A journalist renowned for her efforts in focusing global attention on tragedies that otherwise might have been overlooked has accepted an invitation to deliver Emory's 1997 commencement address.
Christiane Amanpour, chief international correspondent for the Cable News Network (CNN), also will receive an honorary Doctor of Humane Letters degree during the May 12 commencement exercises, in addition to delivering her address.
Named CNN foreign correspondent in 1989, Amanpour was among the first to report on the Romanian revolution and the plight of Romanian children crowded into orphanages with substandard living conditions. She has been a leader among her colleagues in reporting on the Persian Gulf war, the break-up and subsequent fighting in the former Yugoslavia, the tensions in Haiti prior to U.S. intervention and the launching of Operation Restore Hope in Somalia.
"I trust that the Class of 1997, as well as assembled parents, friends, faculty and staff colleagues, will welcome Christiane Amanpour to our commencement exercises this year," said President Bill Chace. "She has been, for CNN and for 60 Minutes, one of the best guides we now have to the rougher and more turbulent world we will all soon enter. What she has seen we soon will have to know. As journalist, commentator and guide, she can help the Class of 1997 interpret the century it will inherit."
The daughter of an Iranian airline executive and his British wife, Amanpour was reared in privileged circumstances until the 1979 Iranian revolution, when her family fled the country leaving everything behind. While attending the University of Rhode Island, Amanpour supported herself by working in the news departments of a local radio station and a local NBC television affiliate. Following her graduation in 1983, she began working at CNN as a news assistant, the lowest job on the international news desk. Within a few years, she had risen to the position of producer-correspondent in CNN's New York bureau.
Dubbed by Time magazine as the most influential foreign correspondent since Edward R. Murrow, Amanpour has been noted for her indifference to her personal safety and her insight into the larger social contexts of the wars she has covered. For her reports from Bosnia-Herzegovina, Amanpour received an Emmy, the George Foster Peabody Award, the George Polk Award and the Courage in Journalism Award. She has helped CNN win two DuPont Awards, first for a four-week series on religious revolution and Iran, and later for coverage of the Bosnian conflict. Amanpour is a fellow of the Society of Professional Journalists.
Other honorary degree recipients include:
Joseph Rogers Hollingsworth '54C-'55G, professor of history and sociology at the University of Wisconsin, Doctor of Letters. Hollingsworth, who earned a Ph.D. in 1960 from the University of Chicago, has focused the majority of his scholarly work on institutional change within and across countries. His work has explored the questions of why particular institutional arrangements emerge and what consequences follow from specific institutional arrangements. In addition to studying the emergence of governance forms at the industrial sectoral level, he more recently has begun studying social policy, comparatively and historically.
Hollingsworth's book, The Consequences of State Intervention: The Medical Systems of Great Britain, France, Sweden and the United States, demonstrates how changes in privatization and state intervention have influenced the performance of medical systems in these four countries since 1890. The book received the Charles H. Levine Prize, awarded by the International Political Science Association for the best book in comparative public policy during 1990-91.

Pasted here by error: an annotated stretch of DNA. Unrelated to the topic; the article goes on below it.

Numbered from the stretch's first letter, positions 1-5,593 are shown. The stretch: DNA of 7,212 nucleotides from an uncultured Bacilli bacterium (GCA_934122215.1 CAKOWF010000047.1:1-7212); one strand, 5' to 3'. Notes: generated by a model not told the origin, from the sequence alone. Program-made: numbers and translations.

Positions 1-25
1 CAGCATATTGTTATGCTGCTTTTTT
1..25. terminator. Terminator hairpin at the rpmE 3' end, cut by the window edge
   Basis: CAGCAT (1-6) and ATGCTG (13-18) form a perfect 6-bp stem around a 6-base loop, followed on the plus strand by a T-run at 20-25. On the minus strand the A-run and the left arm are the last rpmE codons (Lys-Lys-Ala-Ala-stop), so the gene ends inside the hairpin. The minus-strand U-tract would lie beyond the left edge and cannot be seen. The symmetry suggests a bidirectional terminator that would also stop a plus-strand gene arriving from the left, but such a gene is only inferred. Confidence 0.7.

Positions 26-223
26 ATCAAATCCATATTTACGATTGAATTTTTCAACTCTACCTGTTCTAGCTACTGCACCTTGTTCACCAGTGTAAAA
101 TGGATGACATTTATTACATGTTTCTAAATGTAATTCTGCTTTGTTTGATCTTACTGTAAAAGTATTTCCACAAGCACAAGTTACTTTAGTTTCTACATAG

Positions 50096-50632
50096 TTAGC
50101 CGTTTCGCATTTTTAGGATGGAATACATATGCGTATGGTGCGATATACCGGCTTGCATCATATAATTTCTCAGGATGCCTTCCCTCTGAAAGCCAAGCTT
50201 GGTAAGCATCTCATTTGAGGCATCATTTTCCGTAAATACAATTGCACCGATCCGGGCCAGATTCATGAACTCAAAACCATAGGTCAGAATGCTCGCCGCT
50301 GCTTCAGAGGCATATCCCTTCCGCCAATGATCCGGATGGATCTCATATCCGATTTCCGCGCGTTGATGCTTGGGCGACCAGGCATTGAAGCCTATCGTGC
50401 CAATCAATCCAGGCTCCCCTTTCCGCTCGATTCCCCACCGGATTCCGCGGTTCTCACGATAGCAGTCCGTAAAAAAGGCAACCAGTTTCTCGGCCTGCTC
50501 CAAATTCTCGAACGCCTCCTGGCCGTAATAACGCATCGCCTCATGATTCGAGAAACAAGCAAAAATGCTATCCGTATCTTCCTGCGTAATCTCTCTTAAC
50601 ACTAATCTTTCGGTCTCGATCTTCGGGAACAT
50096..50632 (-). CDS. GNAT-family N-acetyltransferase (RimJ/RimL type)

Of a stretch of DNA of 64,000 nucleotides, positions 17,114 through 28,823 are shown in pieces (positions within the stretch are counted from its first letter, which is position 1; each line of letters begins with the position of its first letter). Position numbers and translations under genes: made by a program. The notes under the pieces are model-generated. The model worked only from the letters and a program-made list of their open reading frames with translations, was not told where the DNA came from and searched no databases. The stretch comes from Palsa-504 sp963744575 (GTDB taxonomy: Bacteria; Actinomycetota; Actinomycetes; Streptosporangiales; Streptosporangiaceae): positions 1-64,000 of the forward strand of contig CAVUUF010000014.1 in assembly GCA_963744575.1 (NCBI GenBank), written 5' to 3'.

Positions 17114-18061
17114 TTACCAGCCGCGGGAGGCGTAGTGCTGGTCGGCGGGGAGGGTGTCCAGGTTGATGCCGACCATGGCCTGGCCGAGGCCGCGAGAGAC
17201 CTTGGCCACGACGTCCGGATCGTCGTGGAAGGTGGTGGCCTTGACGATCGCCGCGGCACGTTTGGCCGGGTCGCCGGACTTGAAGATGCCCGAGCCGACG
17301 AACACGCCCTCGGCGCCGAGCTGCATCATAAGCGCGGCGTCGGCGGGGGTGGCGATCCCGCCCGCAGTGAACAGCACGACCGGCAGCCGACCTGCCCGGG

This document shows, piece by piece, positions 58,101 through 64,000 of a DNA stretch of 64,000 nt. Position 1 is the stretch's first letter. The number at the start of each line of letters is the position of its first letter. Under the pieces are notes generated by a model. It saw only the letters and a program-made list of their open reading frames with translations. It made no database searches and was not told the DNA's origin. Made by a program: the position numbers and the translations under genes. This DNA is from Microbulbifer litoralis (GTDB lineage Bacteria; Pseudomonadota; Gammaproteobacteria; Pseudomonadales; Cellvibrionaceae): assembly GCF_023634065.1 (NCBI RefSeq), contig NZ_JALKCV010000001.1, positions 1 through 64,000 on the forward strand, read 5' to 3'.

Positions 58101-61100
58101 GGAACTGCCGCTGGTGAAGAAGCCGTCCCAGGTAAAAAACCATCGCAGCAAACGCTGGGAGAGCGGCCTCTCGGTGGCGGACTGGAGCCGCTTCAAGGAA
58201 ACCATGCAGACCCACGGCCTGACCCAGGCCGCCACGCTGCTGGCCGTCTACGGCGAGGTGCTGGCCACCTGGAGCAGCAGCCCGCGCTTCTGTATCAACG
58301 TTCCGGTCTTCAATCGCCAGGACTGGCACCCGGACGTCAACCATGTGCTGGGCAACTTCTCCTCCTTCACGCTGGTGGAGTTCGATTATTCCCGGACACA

L. Bevel Jones III '46C-'49T, retired bishop of the United Methodist Church, Doctor of Divinity. Jones was elected to the Emory Board of Trustees in 1971 and served as vice-chairman of the board for 10 years until being elected trustee emeritus last November. He served as a member of The Carter Center Board of Trustees and on the search committee that brought President Bill Chace to Emory in 1994.
As general superintendent of one of the largest United Methodist annual conferences, Jones provided leadership and spiritual nurturing to 227,000 members in 1,154 churches. He is past-president of the North American Section of the World Methodist Council and of the General Commission on Communications of the United Methodist Church.
Jones has been particularly devoted to the Candler School of Theology, where he is now teaching church leadership.
Deen Day Smith, businesswoman and philanthropist, Doctor of Humane Letters. Smith's support of Atlanta's arts, educational and medical research organizations for more than two decades is legendary. As vice chairman and trustee of the Cecil B. Day Foundation, she has championed education and given generously to local schools and universities, including Emory. In addition to her support of the Rollins Research Center and the Baptist Studies Program, Smith established the Charles O. Smith Scholarship Foundation at Emory in honor of her late husband, a 1942 Emory College graduate.
In addition to her support of the Atlanta arts community, Smith also funded the Day Butterfly Center at Callaway Gardens. She has supported Habitat for Humanity and is one of the founders of The Carter Center; her gift made The Carter Center's Day Chapel a reality.
Known for her deep spiritual and religious beliefs, Smith has said that she sees her financial resources as a way to help others and thus serve God. She received the Georgia Philanthropist of the Year Award in 1983 and the Horatio Alger Award in 1993.
to March 24, 1997 Contents Page